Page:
These two substances have been modified and refined to make most of the plastics that are widely used in our world today.. While the substances were initially used by toy companies, they can now be seen everywhere, from your bathroom to the factory floor.
November 13, 1925 – Spindletop Booms Again
(found here: https://en.wikipedia.org/wiki/Spindletop)
The Spindletop No. 1 gusher, which was originally drilled in 1901 and set the Texas Oil Boom in motion.
Texas saw its second big oil boom in 1925 when the Yount-Lee Oil Company began operations at The McFadden No. 2 Wel. This massive well would go on to produce thousands of barrels of oil a day. The McFadden No. 2 was drilled somewhat south of the original Spindletop well, though it draws from the same formation.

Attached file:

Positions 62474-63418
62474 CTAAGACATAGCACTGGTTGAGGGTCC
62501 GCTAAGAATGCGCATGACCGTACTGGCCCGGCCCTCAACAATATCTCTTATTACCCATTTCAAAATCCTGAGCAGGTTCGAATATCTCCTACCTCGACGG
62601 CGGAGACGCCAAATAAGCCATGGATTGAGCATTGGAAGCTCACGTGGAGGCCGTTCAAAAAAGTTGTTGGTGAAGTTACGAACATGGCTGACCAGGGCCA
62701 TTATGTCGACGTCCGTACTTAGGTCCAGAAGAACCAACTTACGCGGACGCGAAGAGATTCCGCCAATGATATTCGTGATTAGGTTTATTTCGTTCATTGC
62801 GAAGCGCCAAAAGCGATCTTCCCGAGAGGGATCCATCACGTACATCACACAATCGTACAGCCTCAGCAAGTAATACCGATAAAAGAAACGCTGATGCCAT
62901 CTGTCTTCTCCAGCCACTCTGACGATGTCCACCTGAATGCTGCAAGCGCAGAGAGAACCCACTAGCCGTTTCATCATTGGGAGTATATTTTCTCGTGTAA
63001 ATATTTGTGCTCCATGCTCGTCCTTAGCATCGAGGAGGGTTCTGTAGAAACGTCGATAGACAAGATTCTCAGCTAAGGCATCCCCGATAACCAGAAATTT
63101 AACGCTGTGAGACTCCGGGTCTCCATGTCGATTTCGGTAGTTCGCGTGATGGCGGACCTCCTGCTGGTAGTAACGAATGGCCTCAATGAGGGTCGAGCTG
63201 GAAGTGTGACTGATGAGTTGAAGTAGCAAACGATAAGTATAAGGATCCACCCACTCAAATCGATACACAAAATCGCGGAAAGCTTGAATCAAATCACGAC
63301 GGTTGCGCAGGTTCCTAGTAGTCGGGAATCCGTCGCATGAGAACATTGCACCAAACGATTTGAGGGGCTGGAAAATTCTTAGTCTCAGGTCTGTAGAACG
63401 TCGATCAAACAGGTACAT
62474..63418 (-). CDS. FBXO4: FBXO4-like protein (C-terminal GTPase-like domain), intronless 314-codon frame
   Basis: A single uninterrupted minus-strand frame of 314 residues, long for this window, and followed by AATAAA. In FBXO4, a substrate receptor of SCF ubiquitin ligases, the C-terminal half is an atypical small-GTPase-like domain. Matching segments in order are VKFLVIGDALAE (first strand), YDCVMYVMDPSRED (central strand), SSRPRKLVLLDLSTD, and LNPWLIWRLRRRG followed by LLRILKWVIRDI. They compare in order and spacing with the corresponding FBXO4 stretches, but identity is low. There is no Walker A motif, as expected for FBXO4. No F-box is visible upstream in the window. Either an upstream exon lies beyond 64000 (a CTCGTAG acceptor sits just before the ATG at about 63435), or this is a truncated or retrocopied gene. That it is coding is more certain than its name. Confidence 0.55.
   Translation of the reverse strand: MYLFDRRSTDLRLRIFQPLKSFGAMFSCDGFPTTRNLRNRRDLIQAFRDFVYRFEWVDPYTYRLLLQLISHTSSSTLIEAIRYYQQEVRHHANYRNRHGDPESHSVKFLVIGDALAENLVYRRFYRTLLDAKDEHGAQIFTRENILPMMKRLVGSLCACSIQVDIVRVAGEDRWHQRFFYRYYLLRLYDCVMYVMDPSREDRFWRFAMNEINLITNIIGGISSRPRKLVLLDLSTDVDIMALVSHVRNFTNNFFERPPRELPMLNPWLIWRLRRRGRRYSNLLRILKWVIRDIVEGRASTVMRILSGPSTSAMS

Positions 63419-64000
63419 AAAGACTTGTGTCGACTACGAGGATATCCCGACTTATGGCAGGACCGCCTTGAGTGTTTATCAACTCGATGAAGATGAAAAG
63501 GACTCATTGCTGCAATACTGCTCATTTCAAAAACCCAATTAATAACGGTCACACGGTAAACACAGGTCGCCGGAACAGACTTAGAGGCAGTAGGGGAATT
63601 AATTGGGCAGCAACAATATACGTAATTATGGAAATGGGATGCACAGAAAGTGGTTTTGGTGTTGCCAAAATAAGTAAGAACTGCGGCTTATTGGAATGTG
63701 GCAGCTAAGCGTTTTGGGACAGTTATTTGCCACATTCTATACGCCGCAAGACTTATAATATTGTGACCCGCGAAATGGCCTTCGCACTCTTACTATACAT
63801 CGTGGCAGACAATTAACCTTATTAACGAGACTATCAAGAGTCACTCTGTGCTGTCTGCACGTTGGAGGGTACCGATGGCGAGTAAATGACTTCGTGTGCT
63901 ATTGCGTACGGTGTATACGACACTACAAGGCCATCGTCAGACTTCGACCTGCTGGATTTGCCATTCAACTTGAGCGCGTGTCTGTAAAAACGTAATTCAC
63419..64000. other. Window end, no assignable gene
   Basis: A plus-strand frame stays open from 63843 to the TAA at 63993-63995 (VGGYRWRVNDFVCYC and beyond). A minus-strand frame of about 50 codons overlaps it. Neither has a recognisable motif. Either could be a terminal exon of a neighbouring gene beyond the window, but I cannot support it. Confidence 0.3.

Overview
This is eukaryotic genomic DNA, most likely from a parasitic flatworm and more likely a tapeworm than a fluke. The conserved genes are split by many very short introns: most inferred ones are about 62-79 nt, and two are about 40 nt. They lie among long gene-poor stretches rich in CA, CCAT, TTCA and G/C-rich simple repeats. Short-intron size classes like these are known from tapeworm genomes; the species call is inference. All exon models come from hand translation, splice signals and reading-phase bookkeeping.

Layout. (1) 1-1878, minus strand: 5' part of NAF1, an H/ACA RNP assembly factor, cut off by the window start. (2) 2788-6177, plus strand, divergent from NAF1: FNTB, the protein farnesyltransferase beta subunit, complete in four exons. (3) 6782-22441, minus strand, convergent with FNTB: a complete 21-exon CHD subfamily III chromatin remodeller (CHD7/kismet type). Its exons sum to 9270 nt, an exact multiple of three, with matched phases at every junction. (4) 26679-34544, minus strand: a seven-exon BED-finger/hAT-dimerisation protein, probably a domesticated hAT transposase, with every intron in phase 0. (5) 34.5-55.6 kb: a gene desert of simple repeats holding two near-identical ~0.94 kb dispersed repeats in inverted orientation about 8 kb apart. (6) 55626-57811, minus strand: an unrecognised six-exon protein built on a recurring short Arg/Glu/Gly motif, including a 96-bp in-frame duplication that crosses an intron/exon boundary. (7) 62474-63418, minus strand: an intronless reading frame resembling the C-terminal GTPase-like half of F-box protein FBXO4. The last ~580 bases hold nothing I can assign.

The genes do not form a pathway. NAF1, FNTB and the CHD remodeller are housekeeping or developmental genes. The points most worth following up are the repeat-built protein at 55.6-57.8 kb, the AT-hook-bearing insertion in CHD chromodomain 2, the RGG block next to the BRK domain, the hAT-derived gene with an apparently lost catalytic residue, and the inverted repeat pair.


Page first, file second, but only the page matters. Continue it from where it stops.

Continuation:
The Yount-Lee Company was founded by Miles Yount, Thomas Peter Lee, and a number of other partners. Yount believed that the Spindletop Field, which had seen falling production after the initial boom, still had a bunch of oil in it.
His predictions proved to be right on that date in 1925, some 24 years after the Spindletop No.1 first produced oil. The McFadden No. 2 went down to 2,500 ft and its discovery fueled a second major oil boom in Texas.